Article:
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Private Equity

Private equity is an umbrella term for investments in non-publicly traded companies in various stages of development. Private equity investments can occur as venture capital, mezzanine financing (e.g., convertible loans or silent partnerships) or even leveraged buyouts. Unlike with borrowed capital financing, private equity investments are not typically secured and the investment firm must take on all business risk.
The investor acts as a temporary partner who attempts to earn an appropriate rate of return in exchange for his commitment and participates in the company`s value growth. He therefore supports the firm in achieving its goals by providing guidance and access to its networks. The selling price depends primarily on the success of the company. The investor thus seeks to cooperate closely with management.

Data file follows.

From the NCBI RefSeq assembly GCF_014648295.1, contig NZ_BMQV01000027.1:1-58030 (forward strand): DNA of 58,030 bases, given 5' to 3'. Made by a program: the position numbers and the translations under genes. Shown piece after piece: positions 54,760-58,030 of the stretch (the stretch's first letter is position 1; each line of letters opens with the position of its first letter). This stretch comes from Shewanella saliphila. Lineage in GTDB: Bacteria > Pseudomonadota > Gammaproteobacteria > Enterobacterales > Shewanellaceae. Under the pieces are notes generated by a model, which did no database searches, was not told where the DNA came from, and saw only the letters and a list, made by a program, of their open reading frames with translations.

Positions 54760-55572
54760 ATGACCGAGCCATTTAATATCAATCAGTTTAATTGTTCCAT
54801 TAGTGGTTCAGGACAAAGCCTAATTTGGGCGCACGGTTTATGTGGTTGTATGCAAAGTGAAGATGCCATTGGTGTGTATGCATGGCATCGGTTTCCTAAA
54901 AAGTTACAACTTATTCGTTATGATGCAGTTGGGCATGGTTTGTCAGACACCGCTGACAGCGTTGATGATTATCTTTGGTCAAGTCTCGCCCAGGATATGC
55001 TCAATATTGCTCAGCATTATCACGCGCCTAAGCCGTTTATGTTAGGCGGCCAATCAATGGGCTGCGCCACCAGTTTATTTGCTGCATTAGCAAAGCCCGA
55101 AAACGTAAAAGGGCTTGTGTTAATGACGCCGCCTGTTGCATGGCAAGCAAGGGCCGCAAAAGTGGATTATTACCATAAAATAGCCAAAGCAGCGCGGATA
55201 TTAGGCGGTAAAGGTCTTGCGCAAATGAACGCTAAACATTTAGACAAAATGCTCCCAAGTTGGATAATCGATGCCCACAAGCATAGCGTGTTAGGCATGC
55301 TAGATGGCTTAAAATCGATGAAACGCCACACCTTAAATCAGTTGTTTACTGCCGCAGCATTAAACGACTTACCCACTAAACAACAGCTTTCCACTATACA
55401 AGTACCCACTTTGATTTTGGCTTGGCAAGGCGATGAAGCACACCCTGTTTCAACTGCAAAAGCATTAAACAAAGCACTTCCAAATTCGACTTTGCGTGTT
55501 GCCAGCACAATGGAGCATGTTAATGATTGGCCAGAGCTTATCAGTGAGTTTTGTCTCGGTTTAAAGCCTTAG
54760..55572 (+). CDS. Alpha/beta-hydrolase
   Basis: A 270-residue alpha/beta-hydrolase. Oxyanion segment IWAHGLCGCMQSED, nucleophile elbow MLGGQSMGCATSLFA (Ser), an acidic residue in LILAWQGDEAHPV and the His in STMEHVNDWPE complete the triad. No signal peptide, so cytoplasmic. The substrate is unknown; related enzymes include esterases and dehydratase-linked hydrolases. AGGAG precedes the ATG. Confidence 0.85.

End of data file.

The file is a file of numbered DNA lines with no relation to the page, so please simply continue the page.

The need for private equity can arise in the life cycle of a company for various reasons. A distinction is made between start-up financing, growth financing, acquisition financing, turnaround financing and financing as part of a change in owners. Private equity investors offer the possibility for raising the necessary equity. Various types of investors cover the private equity segment: private equity funds, listed or private investment companies, direct investments by family offices or private individuals.